Medical Marijuana Grower, Others Sue to Stop Pot Legalization Initiative
The state’s most famous purveyor of medical marijuana and others have sued to keep a marijuana legalization initiative off the November ballot.
Claiming Initiative 502 could be “ruinous” to the state budget, opponents filed a lawsuit late last week in King County Superior Court claiming the ballot should warn voters of the measure’s costs.
Evaluators at the state Office of Financial Management have not yet said whether they believe the measure -- which would regulate marijuana production, distribution and possession – will have positive or negative financial impact if passed by voters.
Contacted Thursday, civil liberties attorney and I-502 supporter with New Approach Washington Alison Holcomb noted state law gives the Office of Financial Management until Aug. 10 to issue its opinion. She said she remains “confident the agency will meet its deadline.”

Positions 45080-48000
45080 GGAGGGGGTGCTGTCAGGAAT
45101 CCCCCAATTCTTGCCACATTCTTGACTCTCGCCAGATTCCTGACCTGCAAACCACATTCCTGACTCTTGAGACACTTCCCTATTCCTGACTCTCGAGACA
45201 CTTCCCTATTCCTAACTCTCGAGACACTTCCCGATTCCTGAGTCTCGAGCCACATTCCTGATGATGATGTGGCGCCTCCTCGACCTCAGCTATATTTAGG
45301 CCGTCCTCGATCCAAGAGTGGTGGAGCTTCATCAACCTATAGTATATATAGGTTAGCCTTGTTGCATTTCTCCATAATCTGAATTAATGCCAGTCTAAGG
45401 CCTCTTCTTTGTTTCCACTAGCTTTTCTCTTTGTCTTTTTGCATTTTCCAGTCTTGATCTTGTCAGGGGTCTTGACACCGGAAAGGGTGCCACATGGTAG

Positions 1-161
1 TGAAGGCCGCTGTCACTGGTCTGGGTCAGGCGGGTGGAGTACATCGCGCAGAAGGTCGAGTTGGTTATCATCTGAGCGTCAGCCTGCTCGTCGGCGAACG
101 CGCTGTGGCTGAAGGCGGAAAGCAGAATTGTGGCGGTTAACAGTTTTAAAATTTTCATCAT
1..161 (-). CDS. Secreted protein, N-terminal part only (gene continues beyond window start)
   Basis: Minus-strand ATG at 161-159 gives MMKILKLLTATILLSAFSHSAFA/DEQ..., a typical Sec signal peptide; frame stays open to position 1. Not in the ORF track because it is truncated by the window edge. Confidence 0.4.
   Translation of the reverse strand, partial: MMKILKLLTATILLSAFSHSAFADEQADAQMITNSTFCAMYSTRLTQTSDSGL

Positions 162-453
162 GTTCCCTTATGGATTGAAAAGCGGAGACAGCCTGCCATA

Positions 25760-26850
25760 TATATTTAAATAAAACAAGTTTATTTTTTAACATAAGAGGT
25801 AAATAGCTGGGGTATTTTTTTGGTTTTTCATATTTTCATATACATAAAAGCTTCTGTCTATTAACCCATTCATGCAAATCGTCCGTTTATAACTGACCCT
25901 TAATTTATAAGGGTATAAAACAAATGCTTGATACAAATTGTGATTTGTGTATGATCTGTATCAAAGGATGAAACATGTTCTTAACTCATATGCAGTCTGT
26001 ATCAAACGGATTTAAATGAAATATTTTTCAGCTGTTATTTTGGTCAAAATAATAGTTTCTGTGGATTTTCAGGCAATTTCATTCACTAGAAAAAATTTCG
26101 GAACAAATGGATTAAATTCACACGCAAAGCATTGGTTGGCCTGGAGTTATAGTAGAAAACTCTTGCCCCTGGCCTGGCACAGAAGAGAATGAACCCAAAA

Standing behind the lawsuit is Steve Sarich, a medical marijuana advocate who gained notoriety in 2010 when he shot a teenage burglar attempting to break into his Kirkland home and pot grow.
Sarich, owner of CannaCare, and one of five young would-be burglars traded shots during the apparent break-in attempt. One of the teenage assailants had worked for Sarich, and two others had obtained medical marijuana licenses through CannaCare; all five ultimately pleaded guilty to charges related to the break-in.
The lawsuit is the latest move by pot-supporting opponents of the pro-legalization initiative.
Backed by numerous elected officials and several former law enforcement officials, I-502 has drawn criticism from anti-initiative activists who claim it would penalize unimpaired drivers who’d previously smoked marijuana.
- Read the entire article at The Arizona Republic.